Keyt Law February 2019


Due to the severity of his injury, Murray sued Almaden Vineyards, Inc., National Distillers and Chemical Corporation, and Carbo, Inc., alleging that they were responsible because they failed to include a proper warning label on the bottle. The defendants, however, argued that the cork stopper did not and could not spontaneously eject unless Murray had handled the bottle improperly. The case was argued by both sides for two years, but eventually, Murray won. Almaden Vineyards now prints the following on its bottles: “WARNING: THIS BOTTLE IS UNDER PRESSURE. THE STOPPER WILL EJECT SOON AFTER THE WIRE HOOD REMOVAL. TO PROTECT AGAINST INJURY TO FACE AND EYES, POINT AWAY FROM SELF AND OTHERS WHEN OPENING.”

For many people, preparing for the New Year’s countdown is the most exhilarating part of the holiday season. You tune your TV to the Times Square ball drop, hand out party hats, confetti, and noisemakers, and meticulously line up some champagne flutes. What’s left to do? Pop open the champagne! There are many partiers who pop the cork with enthusiastic and careless abandon, while others point the bottle away from their faces and anxiously twist the cork until they hear those bubbles surge to the surface. Turns out, while the latter practice may be slightly less fun, it’s certainly the safer approach. On April 8, 1978, Charles J. Murray was injured when a natural cork stopper spontaneously ejected from a bottle of previously unopened Almaden Blanc de Blancs champagne and struck him in the left eye. He was preparing to serve the bubbly to a party of 40 people, so he placed 12 bottles on a rolling cart and removed the foil and wire retainer from three or four bottles — including the one that eventually injured him. Once he started to roll the cart toward the guests, the cork shot out of the bottle all on its own.

When it comes to bubbly-induced

mayhem, the greatest potential trouble lies in the eye of the beholder

— literally. With an estimated velocity of 60miles per hour, uncontrolled corks do in fact fly

faster than the blink of an eye. To avoid having to explain a not-so-fashionable eye patch at work on Monday, handle those fizzy drinks with care.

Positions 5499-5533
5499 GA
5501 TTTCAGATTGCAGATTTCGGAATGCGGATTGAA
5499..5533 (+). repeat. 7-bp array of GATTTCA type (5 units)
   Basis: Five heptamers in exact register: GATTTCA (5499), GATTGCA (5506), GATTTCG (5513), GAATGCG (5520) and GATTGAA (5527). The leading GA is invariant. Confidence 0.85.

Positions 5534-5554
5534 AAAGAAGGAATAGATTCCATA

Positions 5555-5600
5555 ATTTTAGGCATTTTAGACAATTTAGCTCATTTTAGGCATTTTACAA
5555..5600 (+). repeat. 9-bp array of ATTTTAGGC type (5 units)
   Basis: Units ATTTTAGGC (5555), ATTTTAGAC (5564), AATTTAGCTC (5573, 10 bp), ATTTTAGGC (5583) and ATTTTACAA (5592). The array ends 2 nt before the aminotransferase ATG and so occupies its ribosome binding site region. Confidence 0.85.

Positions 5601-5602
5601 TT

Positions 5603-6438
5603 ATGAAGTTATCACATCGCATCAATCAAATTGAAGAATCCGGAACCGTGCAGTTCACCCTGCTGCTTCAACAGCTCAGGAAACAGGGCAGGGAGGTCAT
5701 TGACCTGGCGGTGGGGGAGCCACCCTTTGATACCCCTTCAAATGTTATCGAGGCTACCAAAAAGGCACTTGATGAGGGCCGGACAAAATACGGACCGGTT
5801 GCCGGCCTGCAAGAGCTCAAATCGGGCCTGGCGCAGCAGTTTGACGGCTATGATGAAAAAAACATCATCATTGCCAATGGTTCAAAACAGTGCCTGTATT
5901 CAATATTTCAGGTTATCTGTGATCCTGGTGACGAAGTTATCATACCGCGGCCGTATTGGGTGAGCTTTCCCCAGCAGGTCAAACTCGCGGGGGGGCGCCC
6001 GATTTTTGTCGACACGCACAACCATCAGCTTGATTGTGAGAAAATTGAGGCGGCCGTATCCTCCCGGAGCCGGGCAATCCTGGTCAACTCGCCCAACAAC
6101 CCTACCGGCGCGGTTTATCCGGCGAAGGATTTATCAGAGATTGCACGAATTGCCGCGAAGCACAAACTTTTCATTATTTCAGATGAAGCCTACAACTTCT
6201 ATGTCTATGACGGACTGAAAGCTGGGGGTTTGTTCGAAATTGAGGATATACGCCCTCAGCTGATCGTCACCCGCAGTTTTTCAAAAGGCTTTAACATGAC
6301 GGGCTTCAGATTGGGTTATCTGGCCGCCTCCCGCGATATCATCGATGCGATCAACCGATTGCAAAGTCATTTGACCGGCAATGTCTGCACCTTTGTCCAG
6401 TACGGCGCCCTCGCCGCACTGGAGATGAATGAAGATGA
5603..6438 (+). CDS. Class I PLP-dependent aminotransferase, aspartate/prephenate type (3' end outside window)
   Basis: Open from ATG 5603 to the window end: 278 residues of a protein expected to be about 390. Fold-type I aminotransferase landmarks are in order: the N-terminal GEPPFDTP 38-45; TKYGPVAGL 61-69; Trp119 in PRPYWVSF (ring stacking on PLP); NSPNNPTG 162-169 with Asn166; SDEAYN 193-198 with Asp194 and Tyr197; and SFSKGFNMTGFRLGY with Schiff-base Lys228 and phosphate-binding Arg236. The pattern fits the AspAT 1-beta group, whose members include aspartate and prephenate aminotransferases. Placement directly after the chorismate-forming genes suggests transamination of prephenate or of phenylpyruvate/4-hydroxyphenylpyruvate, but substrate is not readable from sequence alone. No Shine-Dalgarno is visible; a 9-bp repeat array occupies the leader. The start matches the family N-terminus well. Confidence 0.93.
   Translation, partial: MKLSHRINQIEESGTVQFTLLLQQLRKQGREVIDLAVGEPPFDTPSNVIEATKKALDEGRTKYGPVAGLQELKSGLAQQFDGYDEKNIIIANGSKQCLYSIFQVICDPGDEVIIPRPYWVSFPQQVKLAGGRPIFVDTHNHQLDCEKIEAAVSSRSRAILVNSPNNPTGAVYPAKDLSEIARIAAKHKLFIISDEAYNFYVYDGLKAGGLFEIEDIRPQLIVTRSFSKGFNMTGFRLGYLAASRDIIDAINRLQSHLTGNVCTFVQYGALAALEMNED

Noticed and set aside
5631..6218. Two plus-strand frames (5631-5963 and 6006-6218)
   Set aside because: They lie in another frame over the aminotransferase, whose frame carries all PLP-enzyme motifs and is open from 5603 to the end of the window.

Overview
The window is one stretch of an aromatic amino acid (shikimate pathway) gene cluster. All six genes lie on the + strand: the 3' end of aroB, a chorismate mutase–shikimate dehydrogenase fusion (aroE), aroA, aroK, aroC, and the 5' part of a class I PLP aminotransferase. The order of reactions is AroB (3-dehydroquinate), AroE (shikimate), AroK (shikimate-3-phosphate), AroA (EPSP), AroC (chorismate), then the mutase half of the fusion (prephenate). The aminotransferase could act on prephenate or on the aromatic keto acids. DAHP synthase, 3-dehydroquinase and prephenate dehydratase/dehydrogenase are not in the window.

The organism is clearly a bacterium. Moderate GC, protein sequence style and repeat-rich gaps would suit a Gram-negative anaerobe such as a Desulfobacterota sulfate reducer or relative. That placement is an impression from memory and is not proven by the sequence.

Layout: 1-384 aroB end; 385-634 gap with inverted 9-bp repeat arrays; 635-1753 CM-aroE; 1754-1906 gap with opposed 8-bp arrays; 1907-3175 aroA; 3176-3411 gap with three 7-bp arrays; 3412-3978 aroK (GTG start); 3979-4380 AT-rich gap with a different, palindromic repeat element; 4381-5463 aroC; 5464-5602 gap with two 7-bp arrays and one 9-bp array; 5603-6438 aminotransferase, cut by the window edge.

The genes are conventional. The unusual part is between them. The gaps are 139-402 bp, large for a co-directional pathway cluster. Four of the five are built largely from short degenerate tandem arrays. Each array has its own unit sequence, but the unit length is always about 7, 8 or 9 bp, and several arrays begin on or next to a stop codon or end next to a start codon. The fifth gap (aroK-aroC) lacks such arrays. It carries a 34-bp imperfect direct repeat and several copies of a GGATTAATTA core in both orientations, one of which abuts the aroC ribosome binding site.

in this role. During college at Arizona State University, Kate began working at KEYTLaw with the intention to follow in her dad’s footsteps. “I thought I’d go to law school and become an estate-planning attorney,” Kate says. “I decided not to go in that direction, and sought a job in the creative field.” She ended up utilizing her keen visual and photography skills as an art director for a jewelry manufacturing company. It was actually our founding attorney and Kate’s dad, Richard, who fostered Kate’s love of photography. “My dad was always taking pictures when I was growing up, and I was fascinated by it. In college, I started taking pictures of everything. I’d spend hours editing photos. I eventually started a blog, and that catapulted me into photography,” she says. Recently, she starting working again at KEYTLaw part time, which allows her to continue her legal career while still nourishing her creative side. “Between this and photography, it’s the best of both worlds,” Kate says. “I have a photography business, and I shoot weddings and other events. I get to exercise my right brain as well as get some creative juices out.” EMPLOYEE SPOTLIGHT KATE FINDS THE BEST OF BOTH WORLDS

K ate is a familiar face at KEYTLaw. In addition to being part of the Keyt family, Kate is the original KEYTLaw girl, and she recently returned to our team after pursuing other adventures. We’re so happy to feature her this month and share more about how working at KEYTLaw enables her to enjoy the best of both worlds. People often wonder what it’s like to work in a family business. “It’s fun!” Kate says. “Nowmy brother’s an attorney here, and my Mom is my boss. It’s fun working with family. It’s low stress, because we all get along really well. Everyone is easygoing.” She adds, “It’s fun working with our office dog, Cody, too — he brings a great energy to the office, and he’s really great with clients. It’s another perk of being part of a family law firm.” As our LLC legal assistant, Kate supports our clients with anything LLC-related, including forming new LLCs, member changes, and helping clients with their confidential trusts. She has six years of experience

We’re so glad to have Kate’s diverse set of skills on the KEYTLaw team— though Cody may be the most excited of all! 2 | Text FAP to 72000 to get our free estate planning book called “Family Asset Protection.”

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